Another thing that Husker fans this season have known all too well?  Penalties.  Penalties, penalties, penalties.  Again not an excuse, but it's been very surprising to see a team, coached by a disciplinarian like Pelini, consistently shoot itself in the foot with stupid penalties and suffer other mental lapses, not the least of which was how the offense just gave up and stood around after the botched lateral from Lee to Niles Paul.

None of this bodes well as Nebraska still faces games against Oklahoma and Kansas (in Lawrence).  And at this point, following this game in which Nebraska had gotten most of the nation to buy what it was selling, if they didn't win the game outright, they were expected to at least feed off of the win at Missouri, continue their momentum and be competitive.  Instead, Nebraska hit a red and black wall of bricks and the Big Red machine came to a smoking, grinding halt.  At this point, no conference game is a gimme.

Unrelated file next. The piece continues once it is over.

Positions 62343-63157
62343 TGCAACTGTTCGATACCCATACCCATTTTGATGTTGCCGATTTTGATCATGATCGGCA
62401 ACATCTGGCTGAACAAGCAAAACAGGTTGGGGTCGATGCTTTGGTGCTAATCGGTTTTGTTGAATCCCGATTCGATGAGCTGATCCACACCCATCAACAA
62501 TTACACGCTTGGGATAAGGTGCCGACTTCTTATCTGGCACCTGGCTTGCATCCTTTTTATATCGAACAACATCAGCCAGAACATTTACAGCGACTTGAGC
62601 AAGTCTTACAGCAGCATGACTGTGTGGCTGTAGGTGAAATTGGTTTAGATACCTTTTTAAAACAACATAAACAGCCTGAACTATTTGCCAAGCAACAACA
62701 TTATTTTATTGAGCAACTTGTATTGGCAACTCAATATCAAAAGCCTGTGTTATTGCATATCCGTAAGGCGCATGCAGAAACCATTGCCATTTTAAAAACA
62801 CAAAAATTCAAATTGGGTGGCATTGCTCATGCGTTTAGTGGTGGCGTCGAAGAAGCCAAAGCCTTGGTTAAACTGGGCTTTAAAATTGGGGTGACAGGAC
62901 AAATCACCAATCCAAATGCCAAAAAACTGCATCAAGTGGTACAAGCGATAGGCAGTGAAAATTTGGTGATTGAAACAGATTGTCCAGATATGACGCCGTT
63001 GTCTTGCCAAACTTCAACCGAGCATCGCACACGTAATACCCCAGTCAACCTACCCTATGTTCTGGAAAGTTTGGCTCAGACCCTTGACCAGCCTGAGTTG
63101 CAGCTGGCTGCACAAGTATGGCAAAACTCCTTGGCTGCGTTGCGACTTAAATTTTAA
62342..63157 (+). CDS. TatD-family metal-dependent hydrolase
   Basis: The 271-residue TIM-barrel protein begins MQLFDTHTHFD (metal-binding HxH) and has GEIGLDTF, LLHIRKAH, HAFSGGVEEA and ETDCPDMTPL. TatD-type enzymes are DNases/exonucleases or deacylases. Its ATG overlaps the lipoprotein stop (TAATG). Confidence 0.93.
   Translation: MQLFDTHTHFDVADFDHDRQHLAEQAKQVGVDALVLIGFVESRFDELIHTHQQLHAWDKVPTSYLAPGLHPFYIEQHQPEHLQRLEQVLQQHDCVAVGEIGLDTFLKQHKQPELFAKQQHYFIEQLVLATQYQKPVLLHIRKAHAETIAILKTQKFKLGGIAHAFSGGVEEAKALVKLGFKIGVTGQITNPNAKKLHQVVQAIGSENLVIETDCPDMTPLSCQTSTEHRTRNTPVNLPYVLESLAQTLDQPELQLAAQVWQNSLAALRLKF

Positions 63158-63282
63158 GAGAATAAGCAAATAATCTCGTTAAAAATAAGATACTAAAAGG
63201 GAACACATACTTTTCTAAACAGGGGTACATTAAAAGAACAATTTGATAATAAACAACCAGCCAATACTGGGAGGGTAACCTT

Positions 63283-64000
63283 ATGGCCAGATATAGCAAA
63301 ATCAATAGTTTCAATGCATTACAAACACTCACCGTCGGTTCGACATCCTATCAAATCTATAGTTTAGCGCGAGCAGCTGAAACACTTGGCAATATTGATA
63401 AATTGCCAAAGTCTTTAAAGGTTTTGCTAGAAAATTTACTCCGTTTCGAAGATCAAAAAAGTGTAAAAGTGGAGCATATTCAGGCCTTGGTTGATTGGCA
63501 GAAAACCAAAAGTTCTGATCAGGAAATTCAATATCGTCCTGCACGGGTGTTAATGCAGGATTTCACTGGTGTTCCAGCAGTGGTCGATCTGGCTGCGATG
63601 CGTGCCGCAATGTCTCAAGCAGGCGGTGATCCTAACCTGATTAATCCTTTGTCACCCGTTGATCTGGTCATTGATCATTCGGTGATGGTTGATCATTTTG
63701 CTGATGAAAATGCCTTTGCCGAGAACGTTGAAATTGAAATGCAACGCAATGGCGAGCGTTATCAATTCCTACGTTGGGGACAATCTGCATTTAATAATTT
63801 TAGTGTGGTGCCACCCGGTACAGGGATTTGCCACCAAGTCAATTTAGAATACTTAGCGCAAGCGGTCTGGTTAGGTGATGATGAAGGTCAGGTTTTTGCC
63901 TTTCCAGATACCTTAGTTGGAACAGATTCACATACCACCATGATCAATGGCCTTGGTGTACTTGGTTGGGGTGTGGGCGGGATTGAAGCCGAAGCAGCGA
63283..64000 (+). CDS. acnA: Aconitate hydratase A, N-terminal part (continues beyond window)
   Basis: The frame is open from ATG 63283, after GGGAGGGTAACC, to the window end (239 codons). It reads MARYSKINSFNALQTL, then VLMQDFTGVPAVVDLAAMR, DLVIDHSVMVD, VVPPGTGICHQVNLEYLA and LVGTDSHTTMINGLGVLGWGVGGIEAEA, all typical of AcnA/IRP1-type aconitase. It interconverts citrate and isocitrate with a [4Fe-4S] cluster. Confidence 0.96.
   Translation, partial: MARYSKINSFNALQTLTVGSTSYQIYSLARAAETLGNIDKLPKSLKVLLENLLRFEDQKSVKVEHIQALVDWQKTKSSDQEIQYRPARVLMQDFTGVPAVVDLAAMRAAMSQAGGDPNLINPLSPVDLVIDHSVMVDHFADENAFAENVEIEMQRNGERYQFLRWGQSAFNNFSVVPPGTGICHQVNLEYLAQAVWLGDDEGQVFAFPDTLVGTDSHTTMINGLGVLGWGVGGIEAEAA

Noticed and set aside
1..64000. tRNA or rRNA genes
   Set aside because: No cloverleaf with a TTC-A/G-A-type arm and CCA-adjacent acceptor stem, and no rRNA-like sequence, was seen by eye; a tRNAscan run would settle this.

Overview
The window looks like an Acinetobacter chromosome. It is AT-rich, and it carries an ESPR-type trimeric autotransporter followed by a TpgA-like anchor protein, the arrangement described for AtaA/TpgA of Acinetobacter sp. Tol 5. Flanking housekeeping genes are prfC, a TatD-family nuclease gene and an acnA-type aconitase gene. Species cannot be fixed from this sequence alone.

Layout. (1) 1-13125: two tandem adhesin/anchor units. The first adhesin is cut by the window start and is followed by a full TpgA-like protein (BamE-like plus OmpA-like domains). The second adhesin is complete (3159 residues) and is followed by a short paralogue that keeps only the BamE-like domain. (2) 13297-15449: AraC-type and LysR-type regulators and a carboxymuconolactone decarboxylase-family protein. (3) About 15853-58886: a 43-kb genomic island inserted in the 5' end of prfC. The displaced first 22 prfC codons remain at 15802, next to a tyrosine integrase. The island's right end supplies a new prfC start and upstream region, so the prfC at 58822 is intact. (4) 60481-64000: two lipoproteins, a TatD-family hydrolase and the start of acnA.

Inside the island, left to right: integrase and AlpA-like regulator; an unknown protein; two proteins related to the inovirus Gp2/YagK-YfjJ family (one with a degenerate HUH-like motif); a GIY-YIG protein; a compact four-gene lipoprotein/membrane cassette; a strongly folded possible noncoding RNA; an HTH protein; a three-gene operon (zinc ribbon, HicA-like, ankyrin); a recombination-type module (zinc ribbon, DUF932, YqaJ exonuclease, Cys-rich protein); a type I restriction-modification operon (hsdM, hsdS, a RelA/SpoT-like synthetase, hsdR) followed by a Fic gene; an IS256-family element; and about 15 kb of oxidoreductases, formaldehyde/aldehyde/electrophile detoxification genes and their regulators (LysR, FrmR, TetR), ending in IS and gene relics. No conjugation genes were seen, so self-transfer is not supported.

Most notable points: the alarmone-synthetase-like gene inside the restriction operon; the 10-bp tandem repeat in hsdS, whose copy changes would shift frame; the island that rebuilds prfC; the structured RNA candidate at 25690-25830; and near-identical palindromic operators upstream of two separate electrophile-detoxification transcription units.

The final thing we do know about Nebraska?  They are NOT back.  Back?  We don't even know who they are.
Posted on: September 14, 2009 2:30 am
Edited on: September 14, 2009 2:31 am
 

Nebraska 38, Arkansas State 9

It wasn't the Roy Helu Jr. Show again this week.  Instead, It was Zac Lee's time to shine.

Meanwhile the Blackshirts played better in some aspects, worse in others.

Not to oversimplify things, but having watched the game twice and knowing that many of you watched it also and/or read recaps and commentaries of the game, I'm going to break the game down into what I think are the salient points.

Note-I never read any media reports on the week's game until after I write my blog, so as not to color my perception.  I only check stats.